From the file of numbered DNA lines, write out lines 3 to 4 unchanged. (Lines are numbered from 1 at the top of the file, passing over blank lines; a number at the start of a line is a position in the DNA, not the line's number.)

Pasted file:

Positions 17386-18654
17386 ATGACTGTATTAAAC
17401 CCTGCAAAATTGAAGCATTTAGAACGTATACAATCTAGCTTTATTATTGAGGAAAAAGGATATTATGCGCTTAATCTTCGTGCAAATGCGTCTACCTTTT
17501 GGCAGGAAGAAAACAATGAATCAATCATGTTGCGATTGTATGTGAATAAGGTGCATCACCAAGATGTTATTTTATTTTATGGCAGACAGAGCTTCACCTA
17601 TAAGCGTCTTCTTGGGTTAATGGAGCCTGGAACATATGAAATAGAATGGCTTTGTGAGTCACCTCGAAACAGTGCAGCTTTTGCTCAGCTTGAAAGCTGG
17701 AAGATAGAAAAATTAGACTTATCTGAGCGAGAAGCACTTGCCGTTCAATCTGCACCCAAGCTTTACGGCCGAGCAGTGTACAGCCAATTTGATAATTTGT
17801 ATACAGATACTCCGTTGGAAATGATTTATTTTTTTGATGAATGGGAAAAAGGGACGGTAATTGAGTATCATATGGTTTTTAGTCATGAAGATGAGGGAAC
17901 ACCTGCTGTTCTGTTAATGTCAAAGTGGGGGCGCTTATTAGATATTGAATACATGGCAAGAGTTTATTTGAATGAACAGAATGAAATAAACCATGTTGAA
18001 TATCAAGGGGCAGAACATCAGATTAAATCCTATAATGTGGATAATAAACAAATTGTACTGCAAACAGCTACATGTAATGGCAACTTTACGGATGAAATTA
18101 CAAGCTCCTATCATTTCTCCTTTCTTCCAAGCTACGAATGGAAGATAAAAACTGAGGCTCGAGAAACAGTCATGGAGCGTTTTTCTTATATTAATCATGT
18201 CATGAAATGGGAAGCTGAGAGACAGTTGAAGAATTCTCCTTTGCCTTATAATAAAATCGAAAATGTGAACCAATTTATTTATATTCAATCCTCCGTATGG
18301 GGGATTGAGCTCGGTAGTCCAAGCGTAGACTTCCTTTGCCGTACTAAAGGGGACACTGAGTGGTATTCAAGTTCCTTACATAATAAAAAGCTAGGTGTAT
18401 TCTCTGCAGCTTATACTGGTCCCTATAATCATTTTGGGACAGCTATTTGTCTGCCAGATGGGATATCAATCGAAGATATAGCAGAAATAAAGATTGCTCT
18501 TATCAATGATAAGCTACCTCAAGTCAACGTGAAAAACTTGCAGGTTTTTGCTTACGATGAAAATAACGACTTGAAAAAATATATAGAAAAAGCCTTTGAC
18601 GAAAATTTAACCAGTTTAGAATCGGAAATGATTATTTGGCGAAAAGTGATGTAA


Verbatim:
17401 CCTGCAAAATTGAAGCATTTAGAACGTATACAATCTAGCTTTATTATTGAGGAAAAAGGATATTATGCGCTTAATCTTCGTGCAAATGCGTCTACCTTTT
17501 GGCAGGAAGAAAACAATGAATCAATCATGTTGCGATTGTATGTGAATAAGGTGCATCACCAAGATGTTATTTTATTTTATGGCAGACAGAGCTTCACCTA